All over the country, students apply for admissions into competitive schools through a myriad of methods -- cognitive exams, achievement exams, IQ exams, and even interviews. While many of these tests have basic components in common, such as pencils, desks, or bubble sheets, they also have one profound flaw: tester variability!
Despite training and handbooks that outline the structure for administering exams, proctor’s personalities can still peek through the rules and alter the testing environment--either consciously or subconsciously. The subjectivity of proctor personalities extends especially to a specific standardized exam that is administered to thousands of children each year. In the exam that children take for admissions into New York City Gifted & Talented programs, a child could work with a person who was nice enough to repeat an aural question, even though the guidelines clearly state the proctor will NOT repeat questions. Conversely, proctors administer multiple exams per day to four and five year olds, and a proctor could easily be at their wit’s end by the end of the day and rush through reading the questions. Neither case reflects the nature of the exam and its intended administration, and neither case will yield accurate results for your child.
Parents regularly voice concerns about the possibility of their children working with undesirable proctors on test day, and the most common concerns surround the Stanford-Binet exam. The Stanford-Binet, an IQ exam, is one such instance where a qualified psychologist--and not a DOE teacher--is required to administer the exam. While the basic constructs that the examiner must follow are no doubt paired with a strong background in psychology, the psychologist very well might not have the ideal temperament for working with a four year old in New York City admissions contexts. Being that the Stanford-Binet is such a verbal exam, pairing a young child with someone they are not comfortable with, or with someone who does not try to appropriately engage children, will absolutely impact final scores.
Masters graduate and tutor, Doris Chen, took a moment to speak on the matter, stating, “Parents should be aware that every person or tester is different. You have to be prepared and expect that your child might get a strict or a lenient tester. It is simply the luck of the draw in most cases. The question is whether or not to prepare your student for both scenarios or jump to an appeal after the fact.”
Families should teach their child to be as versatile as possible. This means to help your child become comfortable working with adults both male and female, friendly and gruff. However, NEVER hesitate to make an appeal for an exam that you think was unjustly administered, especially with young children.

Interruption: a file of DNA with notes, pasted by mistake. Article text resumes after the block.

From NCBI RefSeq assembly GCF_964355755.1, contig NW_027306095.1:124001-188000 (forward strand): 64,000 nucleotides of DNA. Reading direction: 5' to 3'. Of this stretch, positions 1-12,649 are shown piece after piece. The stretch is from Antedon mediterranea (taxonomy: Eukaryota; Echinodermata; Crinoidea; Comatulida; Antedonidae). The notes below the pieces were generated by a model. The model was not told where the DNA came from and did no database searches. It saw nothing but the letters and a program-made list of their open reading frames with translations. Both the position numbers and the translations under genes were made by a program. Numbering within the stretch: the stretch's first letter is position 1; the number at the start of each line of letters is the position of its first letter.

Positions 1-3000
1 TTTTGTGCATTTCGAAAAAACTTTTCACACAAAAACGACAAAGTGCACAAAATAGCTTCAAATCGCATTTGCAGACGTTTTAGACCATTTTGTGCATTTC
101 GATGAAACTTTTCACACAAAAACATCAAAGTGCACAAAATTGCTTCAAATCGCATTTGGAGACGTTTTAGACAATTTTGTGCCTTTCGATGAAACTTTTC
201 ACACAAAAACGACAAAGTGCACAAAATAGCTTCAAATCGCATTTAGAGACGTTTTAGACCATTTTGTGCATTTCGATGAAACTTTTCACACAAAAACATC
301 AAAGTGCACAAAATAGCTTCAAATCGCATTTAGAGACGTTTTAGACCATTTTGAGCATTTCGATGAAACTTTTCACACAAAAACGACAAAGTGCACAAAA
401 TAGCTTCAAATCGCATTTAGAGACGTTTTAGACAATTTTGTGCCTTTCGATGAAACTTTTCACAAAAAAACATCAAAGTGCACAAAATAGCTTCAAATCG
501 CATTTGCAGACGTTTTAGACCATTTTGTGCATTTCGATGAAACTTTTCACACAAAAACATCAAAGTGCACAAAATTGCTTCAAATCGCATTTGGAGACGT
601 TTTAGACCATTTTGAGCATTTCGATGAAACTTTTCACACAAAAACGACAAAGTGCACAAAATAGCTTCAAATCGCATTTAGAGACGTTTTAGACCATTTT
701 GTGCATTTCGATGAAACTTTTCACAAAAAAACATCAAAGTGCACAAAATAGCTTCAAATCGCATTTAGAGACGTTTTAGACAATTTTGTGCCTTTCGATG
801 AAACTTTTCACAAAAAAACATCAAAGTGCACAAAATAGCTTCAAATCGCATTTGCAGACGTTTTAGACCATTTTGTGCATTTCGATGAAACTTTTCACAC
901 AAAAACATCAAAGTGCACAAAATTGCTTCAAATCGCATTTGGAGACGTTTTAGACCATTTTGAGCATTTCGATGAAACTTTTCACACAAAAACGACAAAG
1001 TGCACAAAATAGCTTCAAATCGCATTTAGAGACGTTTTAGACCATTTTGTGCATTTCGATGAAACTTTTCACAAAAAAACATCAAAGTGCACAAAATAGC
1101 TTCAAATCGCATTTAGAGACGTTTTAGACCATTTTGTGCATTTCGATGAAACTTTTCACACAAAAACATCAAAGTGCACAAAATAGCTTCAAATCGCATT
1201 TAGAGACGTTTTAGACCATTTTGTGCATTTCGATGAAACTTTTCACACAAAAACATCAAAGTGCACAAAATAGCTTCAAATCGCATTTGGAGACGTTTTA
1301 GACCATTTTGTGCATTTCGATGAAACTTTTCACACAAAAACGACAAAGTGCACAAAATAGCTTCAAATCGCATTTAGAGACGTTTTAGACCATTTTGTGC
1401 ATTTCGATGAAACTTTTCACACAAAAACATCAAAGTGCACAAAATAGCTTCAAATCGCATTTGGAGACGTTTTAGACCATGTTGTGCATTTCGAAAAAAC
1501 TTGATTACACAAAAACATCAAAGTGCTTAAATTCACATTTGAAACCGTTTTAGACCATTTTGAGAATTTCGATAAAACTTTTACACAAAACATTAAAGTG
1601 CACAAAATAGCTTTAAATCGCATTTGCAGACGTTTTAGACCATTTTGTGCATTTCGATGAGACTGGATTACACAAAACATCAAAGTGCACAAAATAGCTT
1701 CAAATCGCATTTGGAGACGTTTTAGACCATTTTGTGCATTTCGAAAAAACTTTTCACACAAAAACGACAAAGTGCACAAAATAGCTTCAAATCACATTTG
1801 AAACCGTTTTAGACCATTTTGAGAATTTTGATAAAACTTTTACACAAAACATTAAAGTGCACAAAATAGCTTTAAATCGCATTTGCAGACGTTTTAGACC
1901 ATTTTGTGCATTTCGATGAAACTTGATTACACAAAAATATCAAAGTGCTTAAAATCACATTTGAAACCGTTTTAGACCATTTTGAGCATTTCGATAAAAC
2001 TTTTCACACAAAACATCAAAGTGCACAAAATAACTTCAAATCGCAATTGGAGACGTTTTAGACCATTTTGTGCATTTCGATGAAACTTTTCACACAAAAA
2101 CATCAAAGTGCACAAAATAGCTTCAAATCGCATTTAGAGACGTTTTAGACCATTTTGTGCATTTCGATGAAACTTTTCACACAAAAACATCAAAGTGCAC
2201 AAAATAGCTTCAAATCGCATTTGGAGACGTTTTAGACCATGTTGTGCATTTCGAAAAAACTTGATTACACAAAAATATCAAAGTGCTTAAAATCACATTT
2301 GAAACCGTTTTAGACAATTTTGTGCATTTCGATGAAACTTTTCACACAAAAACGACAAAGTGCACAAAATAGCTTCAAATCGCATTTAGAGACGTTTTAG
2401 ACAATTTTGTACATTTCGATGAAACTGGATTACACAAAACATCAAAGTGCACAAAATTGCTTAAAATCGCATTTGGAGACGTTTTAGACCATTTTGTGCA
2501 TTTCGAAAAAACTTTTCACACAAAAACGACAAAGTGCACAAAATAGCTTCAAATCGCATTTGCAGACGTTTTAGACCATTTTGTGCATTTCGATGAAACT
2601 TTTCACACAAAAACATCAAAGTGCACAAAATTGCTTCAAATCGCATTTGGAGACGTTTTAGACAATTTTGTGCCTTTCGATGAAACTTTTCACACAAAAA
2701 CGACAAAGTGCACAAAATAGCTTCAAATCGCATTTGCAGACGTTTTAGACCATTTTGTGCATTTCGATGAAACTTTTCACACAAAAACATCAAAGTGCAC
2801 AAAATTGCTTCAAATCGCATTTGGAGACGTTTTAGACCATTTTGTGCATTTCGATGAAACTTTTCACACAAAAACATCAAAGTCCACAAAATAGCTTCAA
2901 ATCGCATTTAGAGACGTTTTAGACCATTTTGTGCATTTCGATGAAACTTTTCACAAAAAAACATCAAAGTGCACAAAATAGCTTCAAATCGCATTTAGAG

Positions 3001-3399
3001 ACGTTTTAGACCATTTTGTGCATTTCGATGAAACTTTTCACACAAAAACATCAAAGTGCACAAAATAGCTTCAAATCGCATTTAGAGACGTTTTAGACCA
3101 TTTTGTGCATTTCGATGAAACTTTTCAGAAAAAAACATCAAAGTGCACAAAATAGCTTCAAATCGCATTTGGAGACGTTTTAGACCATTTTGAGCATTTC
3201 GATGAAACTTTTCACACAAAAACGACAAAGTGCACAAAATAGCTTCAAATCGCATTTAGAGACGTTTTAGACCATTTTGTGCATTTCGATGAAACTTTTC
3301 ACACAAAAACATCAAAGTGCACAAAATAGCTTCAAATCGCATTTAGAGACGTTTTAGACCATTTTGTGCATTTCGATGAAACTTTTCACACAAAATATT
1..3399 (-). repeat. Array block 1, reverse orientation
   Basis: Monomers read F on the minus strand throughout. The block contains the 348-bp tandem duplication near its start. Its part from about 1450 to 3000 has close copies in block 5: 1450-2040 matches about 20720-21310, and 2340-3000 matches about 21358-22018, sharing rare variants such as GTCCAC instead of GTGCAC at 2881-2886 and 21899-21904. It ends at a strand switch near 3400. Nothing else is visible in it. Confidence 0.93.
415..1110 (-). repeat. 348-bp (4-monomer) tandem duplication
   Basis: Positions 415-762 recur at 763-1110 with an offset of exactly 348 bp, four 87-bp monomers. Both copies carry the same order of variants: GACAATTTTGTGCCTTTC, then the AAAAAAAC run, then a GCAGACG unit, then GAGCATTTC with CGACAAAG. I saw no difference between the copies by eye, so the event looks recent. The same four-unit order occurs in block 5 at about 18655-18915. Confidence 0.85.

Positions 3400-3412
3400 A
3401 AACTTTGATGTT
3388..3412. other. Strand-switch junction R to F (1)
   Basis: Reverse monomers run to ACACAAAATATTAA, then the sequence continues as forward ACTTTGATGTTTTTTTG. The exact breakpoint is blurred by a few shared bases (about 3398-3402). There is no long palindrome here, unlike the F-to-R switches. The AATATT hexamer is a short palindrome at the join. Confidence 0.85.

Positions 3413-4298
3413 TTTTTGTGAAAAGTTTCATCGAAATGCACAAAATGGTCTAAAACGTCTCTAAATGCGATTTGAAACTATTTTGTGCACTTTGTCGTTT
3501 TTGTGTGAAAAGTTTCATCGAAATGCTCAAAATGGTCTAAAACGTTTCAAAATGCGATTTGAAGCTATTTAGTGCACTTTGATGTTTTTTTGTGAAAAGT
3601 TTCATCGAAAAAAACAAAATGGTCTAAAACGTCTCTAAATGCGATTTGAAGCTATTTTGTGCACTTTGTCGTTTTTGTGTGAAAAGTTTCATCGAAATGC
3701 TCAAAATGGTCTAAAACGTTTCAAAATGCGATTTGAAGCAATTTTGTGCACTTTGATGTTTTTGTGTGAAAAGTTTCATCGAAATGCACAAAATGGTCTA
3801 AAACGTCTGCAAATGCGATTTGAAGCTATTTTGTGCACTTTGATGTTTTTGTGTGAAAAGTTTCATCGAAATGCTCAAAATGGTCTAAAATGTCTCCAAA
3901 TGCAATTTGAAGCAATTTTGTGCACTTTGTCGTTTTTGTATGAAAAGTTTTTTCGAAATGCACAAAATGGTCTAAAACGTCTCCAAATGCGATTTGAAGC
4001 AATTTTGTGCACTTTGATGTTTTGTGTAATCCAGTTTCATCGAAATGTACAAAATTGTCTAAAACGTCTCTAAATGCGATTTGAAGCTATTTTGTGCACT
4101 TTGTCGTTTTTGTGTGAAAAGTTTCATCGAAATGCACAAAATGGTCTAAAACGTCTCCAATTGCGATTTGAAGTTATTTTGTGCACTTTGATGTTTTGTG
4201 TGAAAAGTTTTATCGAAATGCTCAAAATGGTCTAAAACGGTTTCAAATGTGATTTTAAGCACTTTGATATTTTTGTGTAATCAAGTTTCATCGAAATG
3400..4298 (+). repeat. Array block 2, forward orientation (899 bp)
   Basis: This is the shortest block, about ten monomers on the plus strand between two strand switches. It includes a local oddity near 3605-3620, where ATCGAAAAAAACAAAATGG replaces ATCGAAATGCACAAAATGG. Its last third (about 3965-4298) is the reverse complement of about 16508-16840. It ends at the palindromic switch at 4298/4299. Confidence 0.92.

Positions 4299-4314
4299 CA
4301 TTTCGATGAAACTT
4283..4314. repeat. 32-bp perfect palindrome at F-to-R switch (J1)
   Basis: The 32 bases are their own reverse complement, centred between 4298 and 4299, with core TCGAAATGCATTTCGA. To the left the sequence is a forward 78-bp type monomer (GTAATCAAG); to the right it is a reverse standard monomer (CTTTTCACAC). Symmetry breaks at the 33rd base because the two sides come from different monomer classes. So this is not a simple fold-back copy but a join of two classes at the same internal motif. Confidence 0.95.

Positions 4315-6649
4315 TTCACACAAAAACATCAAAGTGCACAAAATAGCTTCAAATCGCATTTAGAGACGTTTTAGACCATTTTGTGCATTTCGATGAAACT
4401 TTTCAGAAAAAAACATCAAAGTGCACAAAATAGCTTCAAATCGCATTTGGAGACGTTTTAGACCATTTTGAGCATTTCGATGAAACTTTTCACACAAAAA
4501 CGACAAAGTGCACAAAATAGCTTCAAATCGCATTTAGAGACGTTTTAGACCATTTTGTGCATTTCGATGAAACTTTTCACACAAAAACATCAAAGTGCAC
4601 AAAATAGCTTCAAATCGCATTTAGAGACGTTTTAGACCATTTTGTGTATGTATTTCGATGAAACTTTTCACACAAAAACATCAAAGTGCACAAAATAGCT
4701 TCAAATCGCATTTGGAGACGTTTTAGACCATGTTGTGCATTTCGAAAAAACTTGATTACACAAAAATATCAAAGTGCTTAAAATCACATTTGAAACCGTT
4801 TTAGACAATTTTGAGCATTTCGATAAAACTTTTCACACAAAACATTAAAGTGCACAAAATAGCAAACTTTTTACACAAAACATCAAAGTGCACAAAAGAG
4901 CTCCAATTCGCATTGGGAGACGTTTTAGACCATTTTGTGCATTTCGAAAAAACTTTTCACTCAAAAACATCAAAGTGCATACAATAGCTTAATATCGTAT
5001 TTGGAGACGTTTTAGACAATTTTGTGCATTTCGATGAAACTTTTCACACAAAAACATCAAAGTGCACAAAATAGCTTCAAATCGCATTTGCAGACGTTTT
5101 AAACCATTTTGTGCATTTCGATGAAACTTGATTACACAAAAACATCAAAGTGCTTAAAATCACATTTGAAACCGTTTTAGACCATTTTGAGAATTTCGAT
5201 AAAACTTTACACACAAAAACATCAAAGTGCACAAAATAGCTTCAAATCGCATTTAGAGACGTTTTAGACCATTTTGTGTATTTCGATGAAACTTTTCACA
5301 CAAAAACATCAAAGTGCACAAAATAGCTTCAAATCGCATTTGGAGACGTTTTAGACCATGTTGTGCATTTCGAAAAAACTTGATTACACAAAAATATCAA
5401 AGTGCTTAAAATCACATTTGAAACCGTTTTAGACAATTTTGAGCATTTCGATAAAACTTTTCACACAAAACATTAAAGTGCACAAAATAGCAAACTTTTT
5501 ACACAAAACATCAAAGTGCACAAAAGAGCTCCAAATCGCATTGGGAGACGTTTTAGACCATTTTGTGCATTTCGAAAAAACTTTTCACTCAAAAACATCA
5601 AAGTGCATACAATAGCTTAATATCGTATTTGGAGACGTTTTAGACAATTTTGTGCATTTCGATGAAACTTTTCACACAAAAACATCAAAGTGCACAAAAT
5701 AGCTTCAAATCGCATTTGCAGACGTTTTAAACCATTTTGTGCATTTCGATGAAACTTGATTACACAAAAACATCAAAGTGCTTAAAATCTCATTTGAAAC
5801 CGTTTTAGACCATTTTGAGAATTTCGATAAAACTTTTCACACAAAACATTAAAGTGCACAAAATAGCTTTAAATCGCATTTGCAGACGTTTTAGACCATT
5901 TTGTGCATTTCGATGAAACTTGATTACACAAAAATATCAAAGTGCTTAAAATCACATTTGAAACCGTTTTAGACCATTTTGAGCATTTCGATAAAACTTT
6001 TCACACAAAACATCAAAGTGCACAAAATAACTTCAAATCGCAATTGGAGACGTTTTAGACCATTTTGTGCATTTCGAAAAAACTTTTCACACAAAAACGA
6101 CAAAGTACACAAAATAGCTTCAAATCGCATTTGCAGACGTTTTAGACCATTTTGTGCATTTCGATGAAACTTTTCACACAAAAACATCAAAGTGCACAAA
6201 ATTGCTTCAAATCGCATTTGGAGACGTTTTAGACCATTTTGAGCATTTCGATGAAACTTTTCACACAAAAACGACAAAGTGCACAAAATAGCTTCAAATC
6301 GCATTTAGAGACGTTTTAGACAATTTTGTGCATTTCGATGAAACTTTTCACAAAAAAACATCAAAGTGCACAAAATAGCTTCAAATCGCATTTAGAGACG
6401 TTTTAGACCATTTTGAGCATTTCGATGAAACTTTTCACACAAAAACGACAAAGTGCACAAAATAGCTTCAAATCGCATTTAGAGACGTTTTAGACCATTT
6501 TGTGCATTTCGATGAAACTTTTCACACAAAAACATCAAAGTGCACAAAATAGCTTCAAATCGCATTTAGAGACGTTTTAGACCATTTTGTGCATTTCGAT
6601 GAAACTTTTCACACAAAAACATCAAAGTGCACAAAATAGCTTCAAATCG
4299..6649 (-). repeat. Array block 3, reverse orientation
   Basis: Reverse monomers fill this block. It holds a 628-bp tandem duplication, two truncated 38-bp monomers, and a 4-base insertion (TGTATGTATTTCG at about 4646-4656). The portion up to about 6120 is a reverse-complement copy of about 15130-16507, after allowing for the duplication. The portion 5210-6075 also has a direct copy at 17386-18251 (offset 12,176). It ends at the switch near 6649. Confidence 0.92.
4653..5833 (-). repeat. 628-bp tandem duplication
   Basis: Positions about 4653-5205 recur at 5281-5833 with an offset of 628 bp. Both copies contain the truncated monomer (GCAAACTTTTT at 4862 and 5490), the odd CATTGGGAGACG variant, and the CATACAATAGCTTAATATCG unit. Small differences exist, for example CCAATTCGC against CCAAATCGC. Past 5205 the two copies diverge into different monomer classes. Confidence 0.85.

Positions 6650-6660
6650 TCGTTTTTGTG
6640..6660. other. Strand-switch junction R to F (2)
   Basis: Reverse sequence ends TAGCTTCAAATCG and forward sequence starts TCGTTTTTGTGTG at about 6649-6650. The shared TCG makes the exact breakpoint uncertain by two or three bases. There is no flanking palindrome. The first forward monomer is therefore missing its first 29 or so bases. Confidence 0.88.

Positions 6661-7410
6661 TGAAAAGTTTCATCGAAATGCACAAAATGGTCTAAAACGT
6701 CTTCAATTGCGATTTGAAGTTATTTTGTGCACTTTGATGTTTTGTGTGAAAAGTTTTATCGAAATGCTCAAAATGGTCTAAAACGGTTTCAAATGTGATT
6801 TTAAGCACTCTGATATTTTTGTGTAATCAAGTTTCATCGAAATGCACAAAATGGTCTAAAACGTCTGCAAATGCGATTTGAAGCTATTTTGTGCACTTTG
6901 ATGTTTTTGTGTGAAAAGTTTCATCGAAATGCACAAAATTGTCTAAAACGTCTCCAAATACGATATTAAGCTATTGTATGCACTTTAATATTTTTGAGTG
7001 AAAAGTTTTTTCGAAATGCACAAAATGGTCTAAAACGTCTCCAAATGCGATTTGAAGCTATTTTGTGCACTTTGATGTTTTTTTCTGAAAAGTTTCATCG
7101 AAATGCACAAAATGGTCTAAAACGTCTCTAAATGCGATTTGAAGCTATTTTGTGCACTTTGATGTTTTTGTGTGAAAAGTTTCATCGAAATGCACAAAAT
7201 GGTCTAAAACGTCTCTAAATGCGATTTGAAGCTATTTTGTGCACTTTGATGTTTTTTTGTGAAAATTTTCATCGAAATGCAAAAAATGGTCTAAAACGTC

Luckily, with some tests, parents are given a list of proctors to choose from before actually scheduling the exam. Below are 5 tips for choosing the right test administrator for those parents who are lucky enough to have the option!
1. Choose someone who most resembles someone your child is comfortable with or knows well. When children feel safe, they perform better. For example, if a tester resembles your child’s nanny, that tester might be a good choice.
2. Don’t do this alone. Ask other parents or institutions for advice. In many cases, another family in your friend group has gone through the same process. Perhaps they had experience with a fantastic tester. Many test preparation companies also have recommendations or data to share. Ask, ask, ask!
3. Sometimes, the veteran proctor is not always the best. Just because a person has many years of testing experience, that does not mean they are the most qualified to handle the most recent test situations. Do not just select a proctor because they appear to be the most qualified or distinguished. Personality matters just as much as credentials!
4. Pick a good time of the day. Some students are morning people. Consider an earlier time slot for your child to take the test if they are usually more alert in the morning. Don’t schedule a test in the middle of a child’s regularly scheduled naptime. Use common sense with this one and go with a child’s natural daily flow!
5. Follow up. Always ask your child how the test went afterwards. Ask for details about how they did and felt so if anything seems off, you can investigate to ensure that all fair measures were taken for your child. If you need to, and if possible, file an appeal ASAP to request a retest, citing inappropriate testing conditions.